Orange Order to open museums

 

The Orange Order has said it hopes two new museums will promote better understanding and increased tolerance of its organisation.

The institution has been awarded almost £4 million (€5 million) to build interpretative centres in Belfast and Armagh.

Funding from the European Union’s Peace III programme will be used to revamp the Orange Order headquarters at Schomberg House and Sloan’s House.

Orange Lodge of Ireland Grand Master Edward Stevenson said: “The aim of this transformational project is to create understanding, education, tolerance and mutual respect through interpretation and creation of shared space.

“The creation of two unique educational and resource centres will tell the story of the foundation of the institution, as well as its traditions, development and place in wider society.

“Such world-class developments at both Schomberg House and Sloan’s House will also preserve and present the impressive historical collections of the Orange Order in a form that will encourage an informative and engaging learning process.”

The extension of Schomberg House in east Belfast will include a replica Orange Hall. A range of items including a letter written by William III before his departure to Ireland in June 1690, a book of payments to the Williamite army in 1690 and a lock of William of Orange’s hair will be on display.

The new building will also incorporate a research facility and educational resource, with particular access for school and cross-community focused visits.

Refurbishment of Sloan’s House in Loughgall, Co Armagh - where the first Orange warrants were signed more than 200 years ago - will include a museum exhibition area to provide information on the early history of the Orange Order.

A musket with bayonet used during the 1795 Battle of the Diamond at Loughgall will be among the artefacts on show.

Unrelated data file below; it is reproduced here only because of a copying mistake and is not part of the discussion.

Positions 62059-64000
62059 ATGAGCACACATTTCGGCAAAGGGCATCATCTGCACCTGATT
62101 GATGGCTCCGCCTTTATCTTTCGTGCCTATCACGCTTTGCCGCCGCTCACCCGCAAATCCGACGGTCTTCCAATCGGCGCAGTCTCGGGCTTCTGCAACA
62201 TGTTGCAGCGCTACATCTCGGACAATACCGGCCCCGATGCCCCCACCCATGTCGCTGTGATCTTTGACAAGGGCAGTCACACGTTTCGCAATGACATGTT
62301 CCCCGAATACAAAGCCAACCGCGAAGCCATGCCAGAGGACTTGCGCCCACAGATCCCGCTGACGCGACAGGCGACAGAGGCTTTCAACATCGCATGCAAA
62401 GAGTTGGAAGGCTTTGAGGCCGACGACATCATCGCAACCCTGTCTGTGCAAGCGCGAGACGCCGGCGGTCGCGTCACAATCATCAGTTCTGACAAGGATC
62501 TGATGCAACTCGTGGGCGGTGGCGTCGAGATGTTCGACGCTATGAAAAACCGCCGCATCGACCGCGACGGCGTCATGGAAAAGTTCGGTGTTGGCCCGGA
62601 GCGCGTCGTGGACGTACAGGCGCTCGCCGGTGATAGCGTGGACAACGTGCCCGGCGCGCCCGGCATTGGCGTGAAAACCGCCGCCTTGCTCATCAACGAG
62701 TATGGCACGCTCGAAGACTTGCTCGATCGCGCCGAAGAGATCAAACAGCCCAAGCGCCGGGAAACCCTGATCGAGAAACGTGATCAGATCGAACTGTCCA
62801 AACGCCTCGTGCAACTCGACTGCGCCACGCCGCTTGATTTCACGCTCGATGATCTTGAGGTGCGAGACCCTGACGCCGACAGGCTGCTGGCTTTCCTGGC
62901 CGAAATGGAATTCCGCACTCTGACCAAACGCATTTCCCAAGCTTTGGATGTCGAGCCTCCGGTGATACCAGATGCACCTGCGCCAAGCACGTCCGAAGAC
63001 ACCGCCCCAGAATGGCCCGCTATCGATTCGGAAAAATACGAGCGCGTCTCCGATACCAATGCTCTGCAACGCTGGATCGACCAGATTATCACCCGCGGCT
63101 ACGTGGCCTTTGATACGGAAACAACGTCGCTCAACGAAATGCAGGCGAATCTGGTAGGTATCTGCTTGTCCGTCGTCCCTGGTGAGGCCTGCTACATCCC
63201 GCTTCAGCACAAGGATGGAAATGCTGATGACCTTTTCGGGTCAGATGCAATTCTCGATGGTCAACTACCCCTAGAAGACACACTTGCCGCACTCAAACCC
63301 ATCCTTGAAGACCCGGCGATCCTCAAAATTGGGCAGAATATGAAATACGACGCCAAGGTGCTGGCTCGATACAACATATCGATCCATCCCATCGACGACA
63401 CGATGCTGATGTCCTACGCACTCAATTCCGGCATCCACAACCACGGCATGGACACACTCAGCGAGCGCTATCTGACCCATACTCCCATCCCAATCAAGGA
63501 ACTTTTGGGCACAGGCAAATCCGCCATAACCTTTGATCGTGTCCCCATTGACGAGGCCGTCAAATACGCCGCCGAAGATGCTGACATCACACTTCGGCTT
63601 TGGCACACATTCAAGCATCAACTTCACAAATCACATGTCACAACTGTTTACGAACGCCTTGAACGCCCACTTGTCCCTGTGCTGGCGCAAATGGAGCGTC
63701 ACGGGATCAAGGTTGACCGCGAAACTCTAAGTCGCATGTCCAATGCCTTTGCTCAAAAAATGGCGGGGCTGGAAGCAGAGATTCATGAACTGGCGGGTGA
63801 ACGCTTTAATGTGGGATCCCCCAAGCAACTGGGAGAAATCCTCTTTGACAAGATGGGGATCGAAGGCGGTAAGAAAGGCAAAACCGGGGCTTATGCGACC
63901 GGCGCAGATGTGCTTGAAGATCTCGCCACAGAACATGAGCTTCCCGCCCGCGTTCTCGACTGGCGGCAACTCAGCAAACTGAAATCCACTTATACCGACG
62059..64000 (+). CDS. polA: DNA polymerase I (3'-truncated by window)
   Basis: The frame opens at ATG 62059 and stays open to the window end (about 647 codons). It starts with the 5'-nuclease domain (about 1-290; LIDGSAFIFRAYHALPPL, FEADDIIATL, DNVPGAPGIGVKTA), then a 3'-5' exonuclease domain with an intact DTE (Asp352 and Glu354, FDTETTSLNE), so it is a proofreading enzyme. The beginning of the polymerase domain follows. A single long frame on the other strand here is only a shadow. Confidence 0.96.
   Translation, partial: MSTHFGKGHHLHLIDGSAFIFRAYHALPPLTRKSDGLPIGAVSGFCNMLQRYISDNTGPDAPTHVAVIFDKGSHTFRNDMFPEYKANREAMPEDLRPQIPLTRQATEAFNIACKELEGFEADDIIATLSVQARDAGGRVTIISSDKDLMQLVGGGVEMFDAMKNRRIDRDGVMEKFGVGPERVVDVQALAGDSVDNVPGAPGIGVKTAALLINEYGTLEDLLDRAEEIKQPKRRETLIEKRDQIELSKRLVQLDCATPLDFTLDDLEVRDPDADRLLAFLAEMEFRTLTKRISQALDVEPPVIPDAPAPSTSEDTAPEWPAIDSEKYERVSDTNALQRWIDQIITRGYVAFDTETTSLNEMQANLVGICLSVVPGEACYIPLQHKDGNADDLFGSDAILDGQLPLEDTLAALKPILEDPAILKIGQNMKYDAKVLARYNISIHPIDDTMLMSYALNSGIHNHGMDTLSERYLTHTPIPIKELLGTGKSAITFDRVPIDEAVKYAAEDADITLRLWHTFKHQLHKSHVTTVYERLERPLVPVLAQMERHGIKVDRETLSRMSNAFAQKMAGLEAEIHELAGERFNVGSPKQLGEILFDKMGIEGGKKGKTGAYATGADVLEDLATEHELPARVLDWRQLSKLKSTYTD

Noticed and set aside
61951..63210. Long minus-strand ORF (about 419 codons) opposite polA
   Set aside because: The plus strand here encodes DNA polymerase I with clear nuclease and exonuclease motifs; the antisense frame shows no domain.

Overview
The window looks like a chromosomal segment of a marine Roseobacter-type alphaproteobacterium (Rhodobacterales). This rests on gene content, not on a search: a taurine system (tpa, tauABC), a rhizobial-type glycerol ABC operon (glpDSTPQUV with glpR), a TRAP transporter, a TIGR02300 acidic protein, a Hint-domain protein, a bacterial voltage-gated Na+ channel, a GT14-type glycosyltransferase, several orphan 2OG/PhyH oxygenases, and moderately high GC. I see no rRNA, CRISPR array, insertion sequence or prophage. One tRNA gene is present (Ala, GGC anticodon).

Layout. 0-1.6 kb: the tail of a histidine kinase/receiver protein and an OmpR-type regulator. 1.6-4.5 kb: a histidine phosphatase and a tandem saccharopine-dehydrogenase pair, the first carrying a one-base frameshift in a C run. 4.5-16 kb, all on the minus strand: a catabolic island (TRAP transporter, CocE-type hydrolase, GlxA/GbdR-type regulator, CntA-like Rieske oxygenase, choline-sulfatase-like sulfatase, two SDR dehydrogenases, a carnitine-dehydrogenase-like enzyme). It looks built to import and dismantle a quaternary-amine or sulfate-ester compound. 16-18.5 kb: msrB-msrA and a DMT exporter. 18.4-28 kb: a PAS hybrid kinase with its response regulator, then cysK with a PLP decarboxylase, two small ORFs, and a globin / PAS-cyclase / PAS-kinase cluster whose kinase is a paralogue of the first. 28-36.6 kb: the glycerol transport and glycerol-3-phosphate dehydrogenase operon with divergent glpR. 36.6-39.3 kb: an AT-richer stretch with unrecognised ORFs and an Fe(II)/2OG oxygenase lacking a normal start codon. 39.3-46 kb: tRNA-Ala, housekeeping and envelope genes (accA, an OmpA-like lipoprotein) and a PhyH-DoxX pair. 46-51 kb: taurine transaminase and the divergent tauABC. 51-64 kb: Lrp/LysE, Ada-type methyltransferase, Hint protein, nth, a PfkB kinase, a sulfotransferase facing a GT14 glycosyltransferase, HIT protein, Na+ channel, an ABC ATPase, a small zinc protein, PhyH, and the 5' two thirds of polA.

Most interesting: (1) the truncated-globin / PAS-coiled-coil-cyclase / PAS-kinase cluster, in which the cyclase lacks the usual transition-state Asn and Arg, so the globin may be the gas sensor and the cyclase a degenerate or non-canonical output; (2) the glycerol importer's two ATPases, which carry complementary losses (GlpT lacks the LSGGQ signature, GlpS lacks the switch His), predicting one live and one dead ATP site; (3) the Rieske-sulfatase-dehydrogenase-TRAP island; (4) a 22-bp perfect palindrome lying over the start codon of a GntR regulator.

Five full-time staff will be appointed to run both sites, which are expected to be open by the summer of 2014.

The Reach project (Reaching out through Education and Cultural Heritage) received a total of £3.6 million from the EU’s Peace III programme, which is managed by the Special EU Programmes Body.

Pat Colgan, chief executive of the Special EU programmes body, said: “Upon its completion, this EU-funded project will promote a greater awareness of the history and traditions of the Orange Order.

“By proactively reaching out to people, on a cross-community basis, the order will be able to demystify many of the existing perceptions of what it is. This open and honest dialogue will lead to a positive understanding of Orangeism and its place within our society.”

Match-funding for the project has been provided by the Department for Social Development in Northern Ireland and the Department of the Environment, Community and Local Government in the Republic.

DUP Minister for Social Development Nelson McCausland said the new centres would help cement the Orange Order in society.

Meanwhile, the Republic’s Minister for the Environment, Phil Hogan, said the project could create greater levels of mutual understanding on both sides of the Border.

He added: “I am also pleased to see that it will involve a comprehensive cross-Border element to its outreach programme that will hopefully encourage more people living within Ireland to learn about the traditions of the Orange Order.”

PA

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